Academic journal article Italica

"Ma Qual E la Nostra Patria, Sergente?": Tiro Al Piccione and the Politics of Memory

Academic journal article Italica

"Ma Qual E la Nostra Patria, Sergente?": Tiro Al Piccione and the Politics of Memory

Article excerpt

A heated debate began in 2008 over whether or not to grant "combatant" status to the defenders of the Italian Social Republic (RSI). The effort of Berlusconi's government to elevate the members of the former Black Brigades moved many, including victims of Fascist torture, toward public outcry. While few denied that the Black Brigades committed atrocities in their part of the civil war, their defense of the patria, misdirected or not, seemed to some sufficient grounds to raise them to the ranks of those honored for service during World War II. This proposal was not the result of mere distance from the war, but from the influence of many in Italy today, including some historians, who consider as legitimate others' choices to fight for Mussolini and the RSI. Today's debate about "combatant" status is a new chapter in a long discourse on the meaning of Fascism in postwar Italy and the public view of the Black Brigades is central to that issue.

Few voices have been as influential in Italy's understanding of the Black Brigades as renowned novelist, Giose Rimanelli, a Brigade veteran. In the first decades after the war, his novel Tiro al piccione stood alone among so many great works on the war, as the most profound exploration of the defenders of the Republic of Salo (Manacorda, 48, Liucci 1998, 673, and Matteo, 307). The novel remains of great importance today, republished by Einaudi amid considerable fanfare in 1991. For an historian, Tiro is significant for what it reveals about its subjects--the RSI and the immediate postwar--and because its success gave it influence in the postwar discourse on Fascism. But Tiro was not an instant success. Indeed, its publishing history was a troubled one precisely because of the conflict over the meaning of Fascism, as embattled in the postwar era as it is today. Rimanelli wrote this story of a teenager in the Black Brigades, a vivid and riveting tale of terror, atrocities, and disillusionment, in 1945, making it one of the earliest and freshest accounts of that war. From that rime the manuscript languished for eight years, deemed by editors to be unpublishable. Yet its publication in 1953 was a great success. The key to this shift in the novel's reading lies in its changing political context that altered the meaning of Fascism and the war.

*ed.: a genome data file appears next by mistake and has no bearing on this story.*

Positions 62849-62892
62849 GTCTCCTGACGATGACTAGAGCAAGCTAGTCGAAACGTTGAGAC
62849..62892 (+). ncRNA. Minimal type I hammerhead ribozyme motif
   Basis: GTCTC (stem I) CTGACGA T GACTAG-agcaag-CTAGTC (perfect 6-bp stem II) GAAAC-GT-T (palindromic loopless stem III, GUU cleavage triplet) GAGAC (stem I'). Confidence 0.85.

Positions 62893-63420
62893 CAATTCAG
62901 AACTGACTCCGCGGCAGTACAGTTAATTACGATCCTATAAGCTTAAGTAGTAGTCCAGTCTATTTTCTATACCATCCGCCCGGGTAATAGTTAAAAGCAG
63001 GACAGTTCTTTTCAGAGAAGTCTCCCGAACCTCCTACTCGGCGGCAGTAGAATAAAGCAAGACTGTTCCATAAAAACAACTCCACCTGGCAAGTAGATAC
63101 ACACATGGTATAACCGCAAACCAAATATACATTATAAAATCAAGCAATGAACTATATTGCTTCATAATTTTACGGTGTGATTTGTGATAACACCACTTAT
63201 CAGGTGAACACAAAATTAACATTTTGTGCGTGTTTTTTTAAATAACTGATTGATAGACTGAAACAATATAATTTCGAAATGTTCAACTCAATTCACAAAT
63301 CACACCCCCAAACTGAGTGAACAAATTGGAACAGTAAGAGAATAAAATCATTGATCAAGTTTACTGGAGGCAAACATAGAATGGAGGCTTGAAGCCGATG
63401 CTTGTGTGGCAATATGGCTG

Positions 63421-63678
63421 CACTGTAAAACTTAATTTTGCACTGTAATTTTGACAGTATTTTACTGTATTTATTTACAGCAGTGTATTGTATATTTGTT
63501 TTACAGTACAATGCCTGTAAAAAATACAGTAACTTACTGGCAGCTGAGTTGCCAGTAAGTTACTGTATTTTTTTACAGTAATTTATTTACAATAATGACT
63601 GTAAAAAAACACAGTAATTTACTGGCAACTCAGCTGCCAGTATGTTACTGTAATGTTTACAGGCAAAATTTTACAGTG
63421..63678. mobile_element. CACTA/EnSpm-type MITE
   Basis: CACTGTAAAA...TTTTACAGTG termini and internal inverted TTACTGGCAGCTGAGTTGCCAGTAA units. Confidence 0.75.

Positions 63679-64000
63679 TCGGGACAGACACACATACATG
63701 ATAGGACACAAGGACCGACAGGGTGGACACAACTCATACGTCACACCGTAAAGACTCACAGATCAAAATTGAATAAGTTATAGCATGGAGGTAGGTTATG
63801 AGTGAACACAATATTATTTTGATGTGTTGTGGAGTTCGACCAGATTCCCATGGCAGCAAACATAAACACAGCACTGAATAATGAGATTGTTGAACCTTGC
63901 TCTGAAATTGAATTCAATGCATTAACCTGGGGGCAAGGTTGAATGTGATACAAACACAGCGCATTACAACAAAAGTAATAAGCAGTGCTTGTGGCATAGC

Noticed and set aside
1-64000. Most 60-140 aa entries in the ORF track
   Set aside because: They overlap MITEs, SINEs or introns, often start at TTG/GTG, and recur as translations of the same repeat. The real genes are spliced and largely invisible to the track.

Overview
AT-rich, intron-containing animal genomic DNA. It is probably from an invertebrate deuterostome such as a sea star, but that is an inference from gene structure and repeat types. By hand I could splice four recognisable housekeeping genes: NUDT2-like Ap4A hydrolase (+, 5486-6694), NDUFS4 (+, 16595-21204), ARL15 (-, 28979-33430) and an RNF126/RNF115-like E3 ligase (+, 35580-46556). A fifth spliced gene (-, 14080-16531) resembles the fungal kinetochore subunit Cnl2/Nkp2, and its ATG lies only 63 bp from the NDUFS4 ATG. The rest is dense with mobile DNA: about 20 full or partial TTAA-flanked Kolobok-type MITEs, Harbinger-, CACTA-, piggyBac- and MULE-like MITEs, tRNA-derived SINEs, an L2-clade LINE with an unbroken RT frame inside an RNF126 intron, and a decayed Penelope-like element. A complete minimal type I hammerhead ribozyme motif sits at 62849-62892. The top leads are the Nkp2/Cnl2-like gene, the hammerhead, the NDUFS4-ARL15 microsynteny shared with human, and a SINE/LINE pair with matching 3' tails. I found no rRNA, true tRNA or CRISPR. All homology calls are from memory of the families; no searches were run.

The two very different political contexts of the late 1940s and the early 1950s created diametrically dissimilar readings of the novel. Kriss Ravetto points out that the events of World War II "have been repeatedly read and reread in terms of contemporary politics, linking 'the event' to transtemporal questions of morality and responsibility to the past" (6). Indeed, Tiro's story of a young man undergoing a gradual disillusionment with Fascism, told by an author who had himself previously fought for the RSI, made the novel unpublishable before 1953. In a political culture in which both Right and Left competed to assume and control their association with the anti-Fascist resistance, there was seemingly no room for Rimanelli's skillful construction of a Black Brigade hero or his astounding honesty in exposing Fascist atrocities. The rejection of such a narrative conforms to our expectations, shaped by revisionists who have led us to believe that only the decline of the "Resistance Myth" in the last two decades has given voice to the former defenders of the RSI (Pezzino, 396). But such an opening already existed in 1953 when a substantial cultural shift within and beyond Italy ushered in a new reading of Tiro. By 1953, many aspects of the novel that had previously prevented its publication had lost their contextual significance. We shall see that by 1953, Tiro ceased to be a conversion narrative and instead became a weapon useful to and valued by both Left and Right in heated political debate. In its turn from editorial rejection to popular affirmation, Tiro exposes a larger transformation of the public understanding of Fascism in early Cold War Italy. …

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